Liquid Crystal Modelling and Simulation: A Comprehensive Introduction

July 14, 2017 to July 18, 2017
Location : Ettore Majorana Centre, Erice (TP)


  • Antonio DiCarlo (CECAM-IT-SIMUL Node, Italy)
  • Claudio Zannoni (Universita' di Bologna, Dipartimento di Chimica Industriale "Toso Montanari", Italy)
  • Paolo Biscari (Politecnico di Milano, Italy)
  • Paolo Pasini (INFN - Istituto Nazionale di Fisica Nucleare, Italy)





Application update: some places are still available, and the deadline for applying has been deferred to July 9th.

For organisational reasons, this deadline is final. Late prospective participants should apply as soon as possible, and will be informed of the decision taken by the School organisers in the shortest delay. Apart from the above changes, all information as provided below is still valid.


Practical information for prospective applicants (also provided in the ‘PracticalInfo’ file under the ‘Files’ tag)

There is no tuition fee. However, students will need to cover their own travel expenses and to pay the comprehensive fee (100 euros/day) charged by the Ettore Majorana Centre for providing food, accommodation, local transportation from and to Palermo or Trapani airport or train station of arrival, and the use of its facilities. Since participants are expected to arrive on July 13 to stay until July 19, the overall fee amounts to 700 (seven hundred) euros.
Prospective participants are required to apply through this web site, and urged to do so at their earliest convenience and — in any event — not later than June 18. All applicants will be informed of the decision taken by the School organisers by June 25. Accepted participants will also receive detailed instructions for paying the fee and organising their arrival to and departure from Erice.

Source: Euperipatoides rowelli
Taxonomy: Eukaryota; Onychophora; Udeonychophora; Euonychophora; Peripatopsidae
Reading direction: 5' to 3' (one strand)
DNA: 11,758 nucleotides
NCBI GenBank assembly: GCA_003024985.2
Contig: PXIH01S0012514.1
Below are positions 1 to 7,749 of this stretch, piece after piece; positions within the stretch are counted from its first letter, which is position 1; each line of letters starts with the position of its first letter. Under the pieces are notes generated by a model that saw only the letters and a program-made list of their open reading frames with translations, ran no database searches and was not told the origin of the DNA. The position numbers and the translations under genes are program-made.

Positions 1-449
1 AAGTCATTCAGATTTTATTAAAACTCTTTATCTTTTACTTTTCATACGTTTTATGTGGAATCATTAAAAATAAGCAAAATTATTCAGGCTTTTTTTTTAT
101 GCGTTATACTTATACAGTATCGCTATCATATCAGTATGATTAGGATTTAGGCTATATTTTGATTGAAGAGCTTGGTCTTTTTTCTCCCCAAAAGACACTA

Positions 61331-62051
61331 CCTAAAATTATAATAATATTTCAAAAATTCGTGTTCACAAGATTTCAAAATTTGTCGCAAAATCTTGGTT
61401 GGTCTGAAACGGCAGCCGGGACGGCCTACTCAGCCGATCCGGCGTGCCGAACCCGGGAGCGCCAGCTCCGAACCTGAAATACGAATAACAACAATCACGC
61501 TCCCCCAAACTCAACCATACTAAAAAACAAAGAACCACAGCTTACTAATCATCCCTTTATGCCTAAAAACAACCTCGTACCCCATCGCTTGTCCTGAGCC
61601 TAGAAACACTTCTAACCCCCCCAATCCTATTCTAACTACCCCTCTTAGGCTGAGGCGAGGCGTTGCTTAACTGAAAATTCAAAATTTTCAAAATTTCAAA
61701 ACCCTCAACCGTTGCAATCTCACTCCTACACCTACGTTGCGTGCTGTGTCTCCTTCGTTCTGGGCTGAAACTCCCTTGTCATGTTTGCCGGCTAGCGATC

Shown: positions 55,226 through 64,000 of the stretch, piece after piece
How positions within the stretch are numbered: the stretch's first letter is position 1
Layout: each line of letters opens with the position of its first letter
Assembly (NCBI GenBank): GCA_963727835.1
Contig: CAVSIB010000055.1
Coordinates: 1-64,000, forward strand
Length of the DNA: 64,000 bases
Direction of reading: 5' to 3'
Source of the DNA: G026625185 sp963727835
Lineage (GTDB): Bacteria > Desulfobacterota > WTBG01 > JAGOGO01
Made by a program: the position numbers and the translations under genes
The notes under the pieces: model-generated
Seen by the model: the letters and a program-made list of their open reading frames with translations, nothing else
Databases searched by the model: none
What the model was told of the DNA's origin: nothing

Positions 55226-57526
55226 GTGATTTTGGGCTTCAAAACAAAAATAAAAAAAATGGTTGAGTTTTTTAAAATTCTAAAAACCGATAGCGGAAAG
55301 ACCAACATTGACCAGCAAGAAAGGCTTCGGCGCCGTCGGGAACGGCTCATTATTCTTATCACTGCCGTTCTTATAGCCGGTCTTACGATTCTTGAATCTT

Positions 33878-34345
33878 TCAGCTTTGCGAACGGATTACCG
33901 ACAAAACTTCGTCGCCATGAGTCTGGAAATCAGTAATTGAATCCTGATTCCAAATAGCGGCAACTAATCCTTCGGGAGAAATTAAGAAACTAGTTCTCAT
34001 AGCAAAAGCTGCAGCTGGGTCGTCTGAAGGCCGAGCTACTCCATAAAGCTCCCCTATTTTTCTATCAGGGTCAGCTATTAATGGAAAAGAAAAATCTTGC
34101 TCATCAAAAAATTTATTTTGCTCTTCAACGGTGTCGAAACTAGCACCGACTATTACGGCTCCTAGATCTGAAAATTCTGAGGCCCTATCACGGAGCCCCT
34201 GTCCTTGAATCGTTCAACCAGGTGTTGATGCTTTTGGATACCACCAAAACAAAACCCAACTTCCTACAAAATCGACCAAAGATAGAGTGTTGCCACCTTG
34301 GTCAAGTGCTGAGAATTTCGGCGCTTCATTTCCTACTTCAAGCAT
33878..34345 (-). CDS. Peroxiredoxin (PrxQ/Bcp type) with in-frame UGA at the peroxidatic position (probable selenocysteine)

The School could possibly contribute to the local expenses of some applicants who were in need of support. Such requests should be motivated and will be evaluated according to the order of arrival.

School Programme

We intend to offer a comprehensive theoretical introduction to the basic physical and mathematical ideas underlying state-of-the-art computer simulations of liquid crystalline structures, while inviting students to practise them on manageable prototype problems. Studying the collective behaviour of liquid crystal phases and of their transformations on a hierarchy of scales, from atomistic to continuum, constitutes a fascinating and challenging arena for both the computational scientist, the theoretically-minded researcher and the technologist, each of them profiting from being exposed to the viewpoints and expertise of the others. For this reason we have formed a well-balanced team of lecturers and instructors, and aim at summoning an audience focussing on computer simulation of liquid crystals from different backgrounds.

The complexities of liquid crystal models presently developed and the fineness of the details of current technological interest – not only for displays, but for applications ranging from organic electronics to optics and nanostructured materials – make a computational approach to their study more relevant and appealing than ever before. Most importantly, the ongoing progress of liquid crystal science and technology demands and at the same time allows for a more profound exchange and a closer collaboration between communities that hitherto have developed their computational tools in relative isolation from one another and with different motivations in mind. This school aims to bring them closer and foster their cross-fertilisation.

❍ Bottom-up models of liquid crystals (C. Zannoni & R. Berardi)
– An introduction to bottom-up modelling and simulation of liquid crystals (LCs)
– Lattice and molecular models of LCs; order parameters and correlation functions
– Predictive atomistic modelling of LCs

❍ Approximate statistical mechanics methods (T. Sluckin, P. Biscari & S. Turzi)
– Molecular field theories of nematics and smectics
– Extended mean field theories; Landau-de Gennes theory
– Dynamical phenomena

❍ Hydrodynamical models (P. Biscari, A. DiCarlo & L. Teresi)
– Nematic LCs and nematic elastomers
– Free energy and dissipation via relaxation
– Finite element implementation

❍ Complex topological defects in constrained LCs (S. ŽŽumer & S. Čopar)
– Topological defects in nematics and cholesterics
– Stable nematic fields with defects
– Metastable textures with distinctive topological traits

❍ Modelling LC devices (P. Palffy-Muhoray, A. d’Alessandro & X. Zheng)
– Nematic LC elastomer motors
– Cholesteric LCs as self-assembled photonic band-gap materials
– Nanosecond switching of nematic LCs
– Photonic devices, organic field-effect transistor (OFET), photovoltaics

For more information, see the 'DetailedInfo' file under the 'Files' tag.



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